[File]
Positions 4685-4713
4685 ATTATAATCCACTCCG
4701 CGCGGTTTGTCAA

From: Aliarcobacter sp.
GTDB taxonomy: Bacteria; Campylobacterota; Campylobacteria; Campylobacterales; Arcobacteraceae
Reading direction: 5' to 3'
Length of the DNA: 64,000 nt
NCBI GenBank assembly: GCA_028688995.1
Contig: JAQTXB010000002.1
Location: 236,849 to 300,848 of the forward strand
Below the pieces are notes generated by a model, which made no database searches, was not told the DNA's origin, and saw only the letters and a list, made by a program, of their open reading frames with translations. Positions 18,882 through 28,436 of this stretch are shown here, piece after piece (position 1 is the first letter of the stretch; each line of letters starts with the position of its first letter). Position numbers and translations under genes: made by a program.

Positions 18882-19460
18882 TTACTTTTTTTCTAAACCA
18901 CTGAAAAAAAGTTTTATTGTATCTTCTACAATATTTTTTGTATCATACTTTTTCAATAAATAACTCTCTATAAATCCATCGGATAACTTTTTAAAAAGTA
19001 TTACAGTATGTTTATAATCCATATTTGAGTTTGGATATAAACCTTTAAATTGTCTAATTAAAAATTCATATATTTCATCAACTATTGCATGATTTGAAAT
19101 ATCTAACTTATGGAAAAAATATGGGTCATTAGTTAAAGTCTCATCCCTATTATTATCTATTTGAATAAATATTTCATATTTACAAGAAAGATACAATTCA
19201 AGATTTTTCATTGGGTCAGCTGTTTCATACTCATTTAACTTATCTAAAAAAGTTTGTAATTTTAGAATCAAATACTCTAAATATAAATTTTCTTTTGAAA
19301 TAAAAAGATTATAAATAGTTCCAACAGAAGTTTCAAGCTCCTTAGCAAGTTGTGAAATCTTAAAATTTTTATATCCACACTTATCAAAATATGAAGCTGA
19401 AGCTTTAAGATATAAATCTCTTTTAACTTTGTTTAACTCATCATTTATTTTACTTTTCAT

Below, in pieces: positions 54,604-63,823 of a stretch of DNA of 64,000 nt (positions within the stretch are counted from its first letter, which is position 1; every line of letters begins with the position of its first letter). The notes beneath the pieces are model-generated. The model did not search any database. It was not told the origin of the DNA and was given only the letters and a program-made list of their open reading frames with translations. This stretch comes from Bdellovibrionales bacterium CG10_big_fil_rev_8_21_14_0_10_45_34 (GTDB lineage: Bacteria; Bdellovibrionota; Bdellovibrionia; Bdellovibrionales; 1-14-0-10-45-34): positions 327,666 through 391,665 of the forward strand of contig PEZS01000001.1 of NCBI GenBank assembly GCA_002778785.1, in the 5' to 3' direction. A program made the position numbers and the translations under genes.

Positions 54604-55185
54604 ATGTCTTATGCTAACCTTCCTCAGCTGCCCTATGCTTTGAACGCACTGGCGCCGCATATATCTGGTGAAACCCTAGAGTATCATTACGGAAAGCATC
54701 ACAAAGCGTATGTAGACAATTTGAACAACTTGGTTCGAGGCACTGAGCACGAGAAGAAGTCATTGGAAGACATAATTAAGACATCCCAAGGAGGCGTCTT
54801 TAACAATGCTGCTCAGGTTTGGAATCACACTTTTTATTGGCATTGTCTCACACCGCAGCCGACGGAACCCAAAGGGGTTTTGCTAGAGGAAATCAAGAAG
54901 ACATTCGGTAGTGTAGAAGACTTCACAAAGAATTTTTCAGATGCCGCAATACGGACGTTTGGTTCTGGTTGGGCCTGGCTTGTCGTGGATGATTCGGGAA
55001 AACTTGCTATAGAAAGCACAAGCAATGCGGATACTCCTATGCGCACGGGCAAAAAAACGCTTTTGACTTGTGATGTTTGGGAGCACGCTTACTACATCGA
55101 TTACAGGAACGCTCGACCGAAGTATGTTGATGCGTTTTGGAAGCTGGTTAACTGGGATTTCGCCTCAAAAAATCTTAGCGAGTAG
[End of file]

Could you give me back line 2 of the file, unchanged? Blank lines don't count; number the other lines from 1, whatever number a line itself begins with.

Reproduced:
4685 ATTATAATCCACTCCG